4. Causation: The fourth element that must be proven is that the injury was caused by the healthcare professional’s failure to provide proper care. This means that the plaintiff must prove that the injury would not have occurred but for the healthcare professional’s negligence.

Once these elements have been met, the plaintiff can file a lawsuit for medical negligence against the healthcare professional or facility responsible for the harm.

How to Prove that Medical Negligence Happened

In order to prove these elements, the plaintiff will likely need to provide a variety of types of evidence. Some of the types of evidence that may be used to prove a medical negligence claim in New York include:

  1. Medical records: Medical records can be used to provide evidence of the healthcare professional’s failure to provide proper care and the patient’s injury.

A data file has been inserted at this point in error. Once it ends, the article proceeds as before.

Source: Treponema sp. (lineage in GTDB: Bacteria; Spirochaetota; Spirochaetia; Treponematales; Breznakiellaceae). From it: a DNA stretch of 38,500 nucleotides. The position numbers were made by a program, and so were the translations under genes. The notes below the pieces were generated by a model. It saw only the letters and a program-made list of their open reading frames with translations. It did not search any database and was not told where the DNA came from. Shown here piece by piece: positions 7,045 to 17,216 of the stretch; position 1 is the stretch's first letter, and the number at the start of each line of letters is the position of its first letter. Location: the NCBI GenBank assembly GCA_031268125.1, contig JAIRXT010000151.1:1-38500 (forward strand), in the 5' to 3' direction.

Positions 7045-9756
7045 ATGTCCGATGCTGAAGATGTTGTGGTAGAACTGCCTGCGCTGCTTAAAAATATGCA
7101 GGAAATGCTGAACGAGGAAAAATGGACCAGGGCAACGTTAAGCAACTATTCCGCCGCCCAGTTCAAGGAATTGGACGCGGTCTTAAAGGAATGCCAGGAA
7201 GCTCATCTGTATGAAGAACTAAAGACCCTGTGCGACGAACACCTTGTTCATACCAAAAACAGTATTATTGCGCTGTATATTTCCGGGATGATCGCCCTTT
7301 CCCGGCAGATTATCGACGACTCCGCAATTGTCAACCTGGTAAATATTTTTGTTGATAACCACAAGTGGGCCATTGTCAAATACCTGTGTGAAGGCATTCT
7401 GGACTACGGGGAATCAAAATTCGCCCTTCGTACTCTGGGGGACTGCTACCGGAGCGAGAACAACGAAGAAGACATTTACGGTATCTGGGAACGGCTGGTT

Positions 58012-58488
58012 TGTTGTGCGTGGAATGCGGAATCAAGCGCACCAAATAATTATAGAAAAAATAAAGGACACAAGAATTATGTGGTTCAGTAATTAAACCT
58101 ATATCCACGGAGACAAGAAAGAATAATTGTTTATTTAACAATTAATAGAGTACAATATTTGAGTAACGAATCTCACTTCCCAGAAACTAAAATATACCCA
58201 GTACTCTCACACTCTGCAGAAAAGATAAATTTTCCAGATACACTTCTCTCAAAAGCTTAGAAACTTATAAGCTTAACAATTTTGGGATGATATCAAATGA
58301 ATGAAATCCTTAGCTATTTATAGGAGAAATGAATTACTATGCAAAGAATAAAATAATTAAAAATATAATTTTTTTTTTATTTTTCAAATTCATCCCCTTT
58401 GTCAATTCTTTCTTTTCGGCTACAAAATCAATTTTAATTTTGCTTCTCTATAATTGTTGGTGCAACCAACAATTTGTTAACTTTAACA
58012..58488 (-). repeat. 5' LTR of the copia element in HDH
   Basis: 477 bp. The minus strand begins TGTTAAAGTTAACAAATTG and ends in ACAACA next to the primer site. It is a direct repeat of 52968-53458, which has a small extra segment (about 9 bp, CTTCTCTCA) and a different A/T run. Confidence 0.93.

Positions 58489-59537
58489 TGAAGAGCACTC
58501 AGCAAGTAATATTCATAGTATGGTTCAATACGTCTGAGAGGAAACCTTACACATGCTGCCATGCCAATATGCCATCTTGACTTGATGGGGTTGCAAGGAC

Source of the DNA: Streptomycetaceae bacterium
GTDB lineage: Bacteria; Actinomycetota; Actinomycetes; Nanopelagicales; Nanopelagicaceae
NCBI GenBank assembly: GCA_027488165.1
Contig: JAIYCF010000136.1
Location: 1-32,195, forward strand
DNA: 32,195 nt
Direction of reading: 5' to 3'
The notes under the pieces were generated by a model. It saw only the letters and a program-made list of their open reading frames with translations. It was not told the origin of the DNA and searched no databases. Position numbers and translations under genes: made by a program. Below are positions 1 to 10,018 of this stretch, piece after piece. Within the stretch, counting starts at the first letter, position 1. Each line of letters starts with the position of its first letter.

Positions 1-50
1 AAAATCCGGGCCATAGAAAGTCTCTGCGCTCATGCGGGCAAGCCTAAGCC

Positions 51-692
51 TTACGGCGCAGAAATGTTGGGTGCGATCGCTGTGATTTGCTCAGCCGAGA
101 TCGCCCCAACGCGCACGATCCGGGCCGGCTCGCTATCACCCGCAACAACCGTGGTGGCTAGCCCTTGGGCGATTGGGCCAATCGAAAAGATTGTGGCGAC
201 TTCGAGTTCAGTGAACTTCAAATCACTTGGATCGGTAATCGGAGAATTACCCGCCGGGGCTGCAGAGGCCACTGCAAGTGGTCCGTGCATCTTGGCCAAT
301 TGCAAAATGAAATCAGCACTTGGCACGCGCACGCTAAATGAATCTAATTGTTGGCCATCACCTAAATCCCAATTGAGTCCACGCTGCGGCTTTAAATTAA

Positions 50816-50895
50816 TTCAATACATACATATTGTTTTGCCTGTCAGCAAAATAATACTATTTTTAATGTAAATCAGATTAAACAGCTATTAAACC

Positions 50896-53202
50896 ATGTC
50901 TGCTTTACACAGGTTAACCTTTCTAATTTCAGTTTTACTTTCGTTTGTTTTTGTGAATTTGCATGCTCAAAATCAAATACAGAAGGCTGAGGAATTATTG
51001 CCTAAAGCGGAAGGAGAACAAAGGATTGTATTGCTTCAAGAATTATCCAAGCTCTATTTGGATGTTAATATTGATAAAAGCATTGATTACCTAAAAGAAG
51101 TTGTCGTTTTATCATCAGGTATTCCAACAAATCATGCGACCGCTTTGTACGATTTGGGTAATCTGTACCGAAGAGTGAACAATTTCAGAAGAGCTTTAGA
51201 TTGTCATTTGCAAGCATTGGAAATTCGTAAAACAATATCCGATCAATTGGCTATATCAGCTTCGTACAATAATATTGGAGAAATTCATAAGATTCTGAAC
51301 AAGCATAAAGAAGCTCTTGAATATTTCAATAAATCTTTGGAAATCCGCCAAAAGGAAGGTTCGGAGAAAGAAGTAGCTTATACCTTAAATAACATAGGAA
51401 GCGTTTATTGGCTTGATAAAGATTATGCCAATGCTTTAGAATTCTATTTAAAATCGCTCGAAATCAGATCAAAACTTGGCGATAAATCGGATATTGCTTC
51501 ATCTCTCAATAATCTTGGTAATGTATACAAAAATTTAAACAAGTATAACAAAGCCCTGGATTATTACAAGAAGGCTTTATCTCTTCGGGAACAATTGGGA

2. Expert testimony: Expert testimony from a healthcare professional in the same or similar field can be used to provide evidence of the standard of care that is expected of a reasonably prudent healthcare professional in the same or similar circumstances and the healthcare professional’s failure to meet that standard.
  3. Testimony from the patient and any witnesses: The testimony of the patient and any witnesses can be used to provide evidence of the healthcare professional’s failure to provide proper care and the patient’s injury.

It’s important to note that proving these elements can be difficult and it’s essential to consult with a New York medical malpractice attorney with experience in this area of law. Medical malpractice cases are complex, and it’s essential to have an attorney who can advise you on the specific laws in your state and guide you through the process of filing a lawsuit. Additionally, it’s also important to note that the Statute of Limitations for medical malpractice in New York is generally 2.5 years from the date of the act of negligence, or 2.5 years from the date of the discovery of the injury (so long as the injury is discovered within 10 years from the date of the act of negligence).